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Panpipes as units of cultural analysis and dispersal

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Blasi,  Damián E.
Linguistic and Cultural Evolution, Max Planck Institute for the Science of Human History, Max Planck Society;

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Citation

Aguirre-Fernández, G., Blasi, D. E., & Sánchez-Villagra, M. R. (2020). Panpipes as units of cultural analysis and dispersal. Evolutionary Human Sciences, 2: e17. doi:10.1017/ehs.2020.15.


Cite as: http://hdl.handle.net/21.11116/0000-0007-5A0C-8
Abstract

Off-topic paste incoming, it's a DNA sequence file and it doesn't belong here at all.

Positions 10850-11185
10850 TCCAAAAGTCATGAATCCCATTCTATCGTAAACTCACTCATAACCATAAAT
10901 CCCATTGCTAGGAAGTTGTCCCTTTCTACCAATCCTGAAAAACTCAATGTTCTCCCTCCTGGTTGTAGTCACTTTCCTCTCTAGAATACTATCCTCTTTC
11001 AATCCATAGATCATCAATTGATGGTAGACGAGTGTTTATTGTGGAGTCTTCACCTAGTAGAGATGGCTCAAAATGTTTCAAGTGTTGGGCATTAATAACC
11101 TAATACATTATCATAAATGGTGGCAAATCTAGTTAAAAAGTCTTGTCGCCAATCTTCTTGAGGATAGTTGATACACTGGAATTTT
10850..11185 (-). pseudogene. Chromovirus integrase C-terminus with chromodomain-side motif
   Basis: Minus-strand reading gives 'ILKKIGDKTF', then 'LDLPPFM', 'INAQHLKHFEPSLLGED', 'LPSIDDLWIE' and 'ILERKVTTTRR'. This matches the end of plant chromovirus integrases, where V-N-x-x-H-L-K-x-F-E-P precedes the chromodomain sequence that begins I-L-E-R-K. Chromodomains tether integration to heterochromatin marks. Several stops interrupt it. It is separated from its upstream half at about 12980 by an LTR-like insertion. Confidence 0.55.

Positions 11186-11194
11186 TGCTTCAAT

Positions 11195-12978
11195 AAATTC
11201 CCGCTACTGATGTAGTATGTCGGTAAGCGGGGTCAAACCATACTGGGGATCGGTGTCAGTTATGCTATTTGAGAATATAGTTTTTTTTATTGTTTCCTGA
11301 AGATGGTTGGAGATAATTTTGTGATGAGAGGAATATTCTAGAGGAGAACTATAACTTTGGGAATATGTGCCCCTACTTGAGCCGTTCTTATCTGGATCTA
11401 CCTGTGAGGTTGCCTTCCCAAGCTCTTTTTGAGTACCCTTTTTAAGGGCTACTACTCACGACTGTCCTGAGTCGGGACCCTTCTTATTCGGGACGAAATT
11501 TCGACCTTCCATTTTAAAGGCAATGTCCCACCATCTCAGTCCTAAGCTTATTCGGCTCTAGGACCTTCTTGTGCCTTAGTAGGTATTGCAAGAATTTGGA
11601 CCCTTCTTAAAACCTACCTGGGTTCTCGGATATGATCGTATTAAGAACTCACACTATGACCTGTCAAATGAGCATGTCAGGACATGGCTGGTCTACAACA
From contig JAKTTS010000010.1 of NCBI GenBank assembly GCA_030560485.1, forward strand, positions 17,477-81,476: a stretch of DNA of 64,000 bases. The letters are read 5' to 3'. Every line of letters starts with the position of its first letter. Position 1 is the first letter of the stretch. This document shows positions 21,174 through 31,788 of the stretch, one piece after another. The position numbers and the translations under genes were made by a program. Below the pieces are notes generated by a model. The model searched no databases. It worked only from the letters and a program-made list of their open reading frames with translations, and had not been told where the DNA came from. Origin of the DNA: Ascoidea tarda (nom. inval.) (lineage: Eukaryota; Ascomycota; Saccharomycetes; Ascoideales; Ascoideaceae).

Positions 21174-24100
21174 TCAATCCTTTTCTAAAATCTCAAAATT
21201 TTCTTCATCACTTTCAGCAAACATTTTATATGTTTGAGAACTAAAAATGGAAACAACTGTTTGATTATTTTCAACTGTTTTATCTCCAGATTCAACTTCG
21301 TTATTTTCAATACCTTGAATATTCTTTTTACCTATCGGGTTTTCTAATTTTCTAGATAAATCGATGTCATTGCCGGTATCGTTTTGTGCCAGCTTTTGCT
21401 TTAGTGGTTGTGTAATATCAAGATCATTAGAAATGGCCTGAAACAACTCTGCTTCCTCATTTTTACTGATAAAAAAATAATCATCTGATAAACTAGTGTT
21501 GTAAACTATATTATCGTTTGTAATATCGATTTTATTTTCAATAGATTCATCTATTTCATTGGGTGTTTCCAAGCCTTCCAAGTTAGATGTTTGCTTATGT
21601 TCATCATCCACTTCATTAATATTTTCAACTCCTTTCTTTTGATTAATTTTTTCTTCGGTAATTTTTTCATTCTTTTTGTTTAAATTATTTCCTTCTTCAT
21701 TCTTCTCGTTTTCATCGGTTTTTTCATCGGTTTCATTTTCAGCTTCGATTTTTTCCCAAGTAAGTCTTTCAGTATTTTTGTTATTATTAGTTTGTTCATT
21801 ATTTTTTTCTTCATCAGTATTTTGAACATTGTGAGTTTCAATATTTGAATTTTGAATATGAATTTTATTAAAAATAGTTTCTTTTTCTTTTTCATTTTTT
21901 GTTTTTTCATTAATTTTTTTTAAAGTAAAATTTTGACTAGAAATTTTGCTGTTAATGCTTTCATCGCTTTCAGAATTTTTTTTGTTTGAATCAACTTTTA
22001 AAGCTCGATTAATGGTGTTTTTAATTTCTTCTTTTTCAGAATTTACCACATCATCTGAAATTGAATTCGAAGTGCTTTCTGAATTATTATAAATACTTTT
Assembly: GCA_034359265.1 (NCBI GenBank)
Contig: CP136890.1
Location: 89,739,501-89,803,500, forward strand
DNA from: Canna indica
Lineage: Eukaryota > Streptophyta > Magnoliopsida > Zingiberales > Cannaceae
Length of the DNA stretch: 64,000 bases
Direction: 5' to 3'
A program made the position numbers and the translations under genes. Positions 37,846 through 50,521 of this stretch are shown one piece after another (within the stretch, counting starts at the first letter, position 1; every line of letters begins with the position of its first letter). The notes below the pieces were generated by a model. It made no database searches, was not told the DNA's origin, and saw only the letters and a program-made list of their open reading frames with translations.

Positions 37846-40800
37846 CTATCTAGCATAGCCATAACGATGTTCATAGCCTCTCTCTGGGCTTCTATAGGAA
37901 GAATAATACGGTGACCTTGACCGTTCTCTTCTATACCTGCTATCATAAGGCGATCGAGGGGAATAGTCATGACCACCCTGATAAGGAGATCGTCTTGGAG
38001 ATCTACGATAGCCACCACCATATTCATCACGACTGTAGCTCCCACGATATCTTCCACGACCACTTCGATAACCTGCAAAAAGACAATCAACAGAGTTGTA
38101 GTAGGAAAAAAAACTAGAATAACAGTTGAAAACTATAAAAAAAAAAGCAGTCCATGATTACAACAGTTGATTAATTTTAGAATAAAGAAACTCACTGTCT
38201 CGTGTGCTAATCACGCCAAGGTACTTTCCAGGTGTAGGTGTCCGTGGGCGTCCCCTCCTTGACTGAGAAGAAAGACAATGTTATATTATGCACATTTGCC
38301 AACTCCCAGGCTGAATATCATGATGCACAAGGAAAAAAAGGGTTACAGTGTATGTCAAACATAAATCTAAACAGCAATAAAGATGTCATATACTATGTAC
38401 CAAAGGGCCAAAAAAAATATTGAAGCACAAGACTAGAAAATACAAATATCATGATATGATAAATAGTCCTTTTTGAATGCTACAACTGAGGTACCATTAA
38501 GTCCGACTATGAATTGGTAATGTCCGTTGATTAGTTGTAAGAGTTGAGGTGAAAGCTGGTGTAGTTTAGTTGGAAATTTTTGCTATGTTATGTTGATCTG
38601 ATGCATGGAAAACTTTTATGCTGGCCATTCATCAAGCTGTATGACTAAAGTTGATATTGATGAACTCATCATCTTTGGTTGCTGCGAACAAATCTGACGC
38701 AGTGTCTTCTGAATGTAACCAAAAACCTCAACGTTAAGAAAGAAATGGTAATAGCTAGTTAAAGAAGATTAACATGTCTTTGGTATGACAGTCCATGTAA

The panpipe is a musical instrument composed of end-blown tubes of different lengths tied together. They can be traced back to the Neolithic, and they have been found at prehistoric sites in China, Europe and South America. Panpipes display substantial variation in space and time across functional and aesthetic dimensions. Finding similarities in panpipes that belong to distant human groups poses a challenge to cultural evolution: while some have claimed that their relative simplicity speaks for independent inventions, others argue that strong similarities of specific features in panpipes from Asia, Oceania and South America suggest long-distance diffusion events. We examined 20 features of a worldwide sample of 401 panpipes and analysed statistically whether instrument features can successfully be used to determine provenance. The model predictions suggest that panpipes are reliable provenance markers, but we found an unusual classification error in which Melanesian panpipes are predicted as originating in South America. Although this pattern may be signalling a diffusion event, other factors such as convergence and preservation biases may play a role. Our analyses show the potential of cultural evolution research on music that incorporates material evidence, which in this study includes both archaeological and ethnographic samples preserved in museum collections.